In August 2006, the Daily Telegraph published an article “Ferrari pit stop saves Alexander’s life”. It described the improvements to the performance of the intensive care cardiac surgeons at Great Ormond Street Hospital in London. After a particularly tough day in the office, the top paediatric cardiac team sat down and watched a Formula 1 grand prix and noticed the frenetic pace but pinpoint accuracy of the teamwork of the pit stop crews.
This was the catalyst for a collaboration initially with McLaren F1 team, then with Ferrari – Jean Todt, technical guru Ross Brawn, and race technical director Nigel Stepney. They worked together in three places: at Ferrari’s home base in Modena, Italy; in the pits at the British Grad Prix, and at Great Ormond Street theatre and intensive care ward.
Ferrari’s initial suggestion was to commission an operating table that contained all the critical systems needed to support the patient in the theatre, in transit and back on the ward. This would avoid a series of complex and high risk connections, disconnections and re-connections and the use use of temporary/transit systems between operating theatre and ward.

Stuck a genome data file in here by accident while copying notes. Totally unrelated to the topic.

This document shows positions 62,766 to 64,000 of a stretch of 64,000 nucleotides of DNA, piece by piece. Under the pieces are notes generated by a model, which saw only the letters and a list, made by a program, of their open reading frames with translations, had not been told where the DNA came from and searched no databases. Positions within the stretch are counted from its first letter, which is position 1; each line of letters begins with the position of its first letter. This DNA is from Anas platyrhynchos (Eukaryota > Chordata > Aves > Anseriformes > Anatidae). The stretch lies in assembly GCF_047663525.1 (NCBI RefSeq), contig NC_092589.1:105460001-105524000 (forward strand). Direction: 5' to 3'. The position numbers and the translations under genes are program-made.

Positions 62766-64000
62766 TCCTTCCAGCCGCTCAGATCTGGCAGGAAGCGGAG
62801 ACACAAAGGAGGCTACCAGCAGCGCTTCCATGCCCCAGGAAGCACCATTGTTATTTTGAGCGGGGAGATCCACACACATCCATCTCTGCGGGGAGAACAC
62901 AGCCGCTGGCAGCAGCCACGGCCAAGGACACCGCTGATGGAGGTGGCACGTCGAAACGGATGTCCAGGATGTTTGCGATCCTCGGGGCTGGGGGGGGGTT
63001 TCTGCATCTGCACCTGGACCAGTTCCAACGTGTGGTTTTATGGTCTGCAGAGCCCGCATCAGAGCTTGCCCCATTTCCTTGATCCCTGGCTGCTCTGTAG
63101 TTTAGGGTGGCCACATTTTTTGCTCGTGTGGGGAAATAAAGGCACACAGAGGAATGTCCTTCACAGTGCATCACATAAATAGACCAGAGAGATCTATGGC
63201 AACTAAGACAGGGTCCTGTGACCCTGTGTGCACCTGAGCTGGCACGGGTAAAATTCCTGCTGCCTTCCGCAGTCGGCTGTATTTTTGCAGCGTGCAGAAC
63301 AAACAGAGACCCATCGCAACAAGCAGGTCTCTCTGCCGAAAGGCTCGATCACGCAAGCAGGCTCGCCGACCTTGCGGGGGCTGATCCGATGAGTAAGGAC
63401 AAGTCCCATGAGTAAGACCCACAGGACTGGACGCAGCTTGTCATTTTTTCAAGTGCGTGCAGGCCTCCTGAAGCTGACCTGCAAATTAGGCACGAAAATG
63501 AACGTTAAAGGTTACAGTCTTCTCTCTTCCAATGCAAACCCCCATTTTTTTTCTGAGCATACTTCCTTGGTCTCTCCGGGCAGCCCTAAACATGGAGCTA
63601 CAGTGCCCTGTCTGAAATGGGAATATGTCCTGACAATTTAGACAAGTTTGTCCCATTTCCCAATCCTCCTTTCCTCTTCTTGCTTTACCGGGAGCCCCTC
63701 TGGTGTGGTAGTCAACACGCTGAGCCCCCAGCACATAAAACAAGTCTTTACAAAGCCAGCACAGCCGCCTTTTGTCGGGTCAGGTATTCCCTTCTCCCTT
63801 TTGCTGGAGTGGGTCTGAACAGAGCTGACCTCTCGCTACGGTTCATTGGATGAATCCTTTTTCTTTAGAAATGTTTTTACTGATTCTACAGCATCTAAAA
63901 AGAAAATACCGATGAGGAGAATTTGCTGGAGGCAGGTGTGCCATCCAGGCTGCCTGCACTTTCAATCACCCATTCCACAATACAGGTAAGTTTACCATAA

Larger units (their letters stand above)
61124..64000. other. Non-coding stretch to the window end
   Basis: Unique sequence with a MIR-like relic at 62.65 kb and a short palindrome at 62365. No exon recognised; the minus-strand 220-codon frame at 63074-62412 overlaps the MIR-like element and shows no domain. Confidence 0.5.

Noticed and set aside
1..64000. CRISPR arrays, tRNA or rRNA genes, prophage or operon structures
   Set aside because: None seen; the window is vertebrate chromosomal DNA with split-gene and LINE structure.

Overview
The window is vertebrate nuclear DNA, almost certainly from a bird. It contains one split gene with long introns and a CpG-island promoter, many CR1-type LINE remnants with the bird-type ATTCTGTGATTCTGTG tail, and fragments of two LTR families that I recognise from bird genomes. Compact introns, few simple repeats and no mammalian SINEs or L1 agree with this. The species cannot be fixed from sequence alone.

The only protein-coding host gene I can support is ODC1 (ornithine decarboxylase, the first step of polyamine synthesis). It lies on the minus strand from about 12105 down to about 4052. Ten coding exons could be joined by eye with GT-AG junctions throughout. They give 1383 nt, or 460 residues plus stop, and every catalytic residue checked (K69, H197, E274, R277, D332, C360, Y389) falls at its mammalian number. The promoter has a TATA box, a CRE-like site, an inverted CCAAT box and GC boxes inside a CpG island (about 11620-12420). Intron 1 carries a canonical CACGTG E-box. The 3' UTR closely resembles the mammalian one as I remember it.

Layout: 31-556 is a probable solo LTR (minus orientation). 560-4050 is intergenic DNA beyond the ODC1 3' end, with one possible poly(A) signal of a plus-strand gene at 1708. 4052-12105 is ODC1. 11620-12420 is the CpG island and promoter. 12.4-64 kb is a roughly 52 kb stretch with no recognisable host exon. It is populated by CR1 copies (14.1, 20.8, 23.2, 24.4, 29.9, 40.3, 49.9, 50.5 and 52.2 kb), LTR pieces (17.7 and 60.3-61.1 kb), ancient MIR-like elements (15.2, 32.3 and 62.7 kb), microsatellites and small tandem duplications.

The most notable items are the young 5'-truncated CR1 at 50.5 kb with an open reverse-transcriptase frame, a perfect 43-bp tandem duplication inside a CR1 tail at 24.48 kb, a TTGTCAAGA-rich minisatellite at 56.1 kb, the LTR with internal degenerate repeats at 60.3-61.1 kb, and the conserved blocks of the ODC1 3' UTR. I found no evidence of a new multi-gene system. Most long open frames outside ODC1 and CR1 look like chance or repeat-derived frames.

But this initial suggestion fwas too expensive – so the focus moved to human solutions and training methods.
The biggest impact was a major restructuring of the patient handover procedure – the number of critical instances reduced markedly as a result of introducing a modified training protocol.
The head of Cardiac surgery, Professor Eliott said: “We had all been doing this for years and we thought we were pretty good at it. After working with Ferrari and looking at videos of ourselves it was quite a shock to realise the lack of structure in what we were doing.”
And for the top team at Ferrari, “I hope we taught them something useful, because what they’ve taught us is humility.”